A couple years ago, the country was talking a lot about the war on terror and whether or not the Patriot Act is legal. And while we were all talking, the economy was about to collapse.

A couple years ago, the country was talking a lot about the war on terror and whether or not the Patriot Act is legal. And while we were all talking, the economy was about to collapse.

It turns out that our big banks - JP Morgan Chase, Citigroup, Bank of America - had made a bunch of crap mortgage loans and then had bundled these loans up into bales of crap loans that companies like Goldman Sachs and Lehman Brothers sold back and forth to each other at ever increasing prices.

Then those companies came to us and said, "If you don't give us $700 billion, everything you love and hold dear in this world will turn to Tang."

Now we bear the risk of owning these mortgages, and the banks - the guys who got rich originally selling the loans - would step away, merely servicing the paperwork. What could go wrong?

Well, wrong signatures, missing documents, false documents, false use of notary publics and even one executive from GMAC admitted to blindly signing 10,000 foreclosure affidavits a month.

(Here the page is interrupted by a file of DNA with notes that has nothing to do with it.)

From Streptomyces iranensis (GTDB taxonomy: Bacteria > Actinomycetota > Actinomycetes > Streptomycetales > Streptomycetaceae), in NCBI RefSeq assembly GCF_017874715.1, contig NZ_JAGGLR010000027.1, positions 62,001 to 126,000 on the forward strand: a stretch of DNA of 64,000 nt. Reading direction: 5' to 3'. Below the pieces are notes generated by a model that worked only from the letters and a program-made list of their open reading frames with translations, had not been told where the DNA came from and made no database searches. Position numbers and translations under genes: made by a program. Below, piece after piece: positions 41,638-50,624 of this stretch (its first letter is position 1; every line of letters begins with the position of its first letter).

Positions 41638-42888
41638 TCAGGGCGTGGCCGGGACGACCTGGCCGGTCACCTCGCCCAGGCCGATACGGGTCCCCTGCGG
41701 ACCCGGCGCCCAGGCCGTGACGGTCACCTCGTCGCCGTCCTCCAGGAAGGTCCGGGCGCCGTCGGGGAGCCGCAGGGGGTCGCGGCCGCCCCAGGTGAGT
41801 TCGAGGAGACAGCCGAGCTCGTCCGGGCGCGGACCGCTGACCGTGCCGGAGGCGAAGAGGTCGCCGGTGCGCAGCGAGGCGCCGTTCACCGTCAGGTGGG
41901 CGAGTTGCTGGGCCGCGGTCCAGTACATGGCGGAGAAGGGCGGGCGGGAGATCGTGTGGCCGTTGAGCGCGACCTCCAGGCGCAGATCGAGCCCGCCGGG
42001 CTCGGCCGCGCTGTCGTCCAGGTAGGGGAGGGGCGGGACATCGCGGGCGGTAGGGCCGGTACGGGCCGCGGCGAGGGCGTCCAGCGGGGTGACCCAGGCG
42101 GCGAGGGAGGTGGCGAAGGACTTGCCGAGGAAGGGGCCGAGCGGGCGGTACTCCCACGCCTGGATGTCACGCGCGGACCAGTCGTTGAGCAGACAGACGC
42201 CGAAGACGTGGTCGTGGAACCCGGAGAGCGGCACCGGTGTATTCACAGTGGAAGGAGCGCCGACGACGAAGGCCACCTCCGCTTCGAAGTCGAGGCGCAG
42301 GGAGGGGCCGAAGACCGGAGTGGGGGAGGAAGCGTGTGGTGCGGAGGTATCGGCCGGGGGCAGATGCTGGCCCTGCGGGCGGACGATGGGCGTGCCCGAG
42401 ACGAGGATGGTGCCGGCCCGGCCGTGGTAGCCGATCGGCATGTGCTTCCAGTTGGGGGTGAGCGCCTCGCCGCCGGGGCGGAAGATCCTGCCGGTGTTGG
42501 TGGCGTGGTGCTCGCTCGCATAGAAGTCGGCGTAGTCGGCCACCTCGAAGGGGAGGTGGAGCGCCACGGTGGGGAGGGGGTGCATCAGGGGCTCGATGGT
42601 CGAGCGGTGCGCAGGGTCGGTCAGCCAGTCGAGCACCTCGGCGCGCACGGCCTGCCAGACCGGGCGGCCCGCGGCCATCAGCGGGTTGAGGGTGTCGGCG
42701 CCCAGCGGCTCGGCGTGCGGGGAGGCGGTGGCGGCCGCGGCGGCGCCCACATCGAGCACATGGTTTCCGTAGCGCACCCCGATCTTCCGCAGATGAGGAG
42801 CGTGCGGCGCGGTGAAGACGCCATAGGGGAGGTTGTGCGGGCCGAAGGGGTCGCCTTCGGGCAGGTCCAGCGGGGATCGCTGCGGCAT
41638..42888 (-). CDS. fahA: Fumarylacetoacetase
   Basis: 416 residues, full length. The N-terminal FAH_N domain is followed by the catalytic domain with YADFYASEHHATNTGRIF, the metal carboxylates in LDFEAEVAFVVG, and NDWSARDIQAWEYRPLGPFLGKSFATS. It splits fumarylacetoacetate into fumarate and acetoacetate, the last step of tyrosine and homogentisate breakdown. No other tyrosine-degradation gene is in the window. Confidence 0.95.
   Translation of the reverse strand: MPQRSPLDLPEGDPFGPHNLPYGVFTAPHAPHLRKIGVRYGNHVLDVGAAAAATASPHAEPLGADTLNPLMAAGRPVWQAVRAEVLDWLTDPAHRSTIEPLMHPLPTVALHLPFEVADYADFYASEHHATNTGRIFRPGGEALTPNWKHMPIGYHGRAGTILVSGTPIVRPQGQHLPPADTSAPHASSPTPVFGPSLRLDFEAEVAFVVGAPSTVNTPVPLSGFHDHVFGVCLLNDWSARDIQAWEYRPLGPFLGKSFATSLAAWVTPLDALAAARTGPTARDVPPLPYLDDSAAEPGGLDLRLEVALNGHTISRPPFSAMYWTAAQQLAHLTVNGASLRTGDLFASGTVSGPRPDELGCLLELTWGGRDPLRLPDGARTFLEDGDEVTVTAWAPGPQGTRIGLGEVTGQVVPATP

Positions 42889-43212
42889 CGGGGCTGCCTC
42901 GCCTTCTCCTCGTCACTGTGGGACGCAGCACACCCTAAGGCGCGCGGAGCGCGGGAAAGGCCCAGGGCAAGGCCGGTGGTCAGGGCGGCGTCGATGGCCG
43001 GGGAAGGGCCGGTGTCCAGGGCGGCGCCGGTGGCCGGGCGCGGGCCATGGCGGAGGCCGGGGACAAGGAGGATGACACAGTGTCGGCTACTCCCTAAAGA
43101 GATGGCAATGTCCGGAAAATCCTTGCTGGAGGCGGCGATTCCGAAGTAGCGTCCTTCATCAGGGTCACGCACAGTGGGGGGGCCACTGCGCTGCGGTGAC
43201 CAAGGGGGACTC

There are now questions about whether workers were even reading the documents.

What?! The banks weren't even reading the fine print?! You're the people who came up with fine print in the first place!

We never read the fine print. On anything. Have you ever seen the fine print on an iTunes contract? You think I'm going to wade through 52 pages of crap to get to my Katy Perry songs?

So what is in the fine-print affidavits and such?

"These affidavits attest to two very important things," explained Rep. Elijah Cummings, D-Maryland. "One, that they actually own the property and have the right to foreclose. And two, that the person that was the borrower was in default."

That's not fine print - you're not even reading the regular print!

We the American people, as owners of over half of these crappy mortgages, can demand a halt to these foreclosures until all the paperwork is straightened out. Unless some weird Catch-22 has been implanted in the fine print of this scenario, resulting in a "Sophie's Choice" situation.

"Delaying the foreclosure process significantly means that house prices are going to be weaker for longer and so will our economy," said economist Mark Zandi.

So we can either improve the economy by throwing millions of families out of their houses just in time for the holidays, or we can let them stay in their houses and crash the rest of the economy. Hmm.

Maybe Congress can step in and make it easier for Americans to challenge the authenticity of foreclosures and other legal documents!

Nope. They quietly passed - without public debate - new legislation requiring courts to accept valid document notarizations made out of state, which would make it harder to challenge foreclosures.

At least President Obama is paying attention - he pocket-vetoed that legislation. Thank you, President Obama. You know, it's crazy when getting us back to square one feels like victory.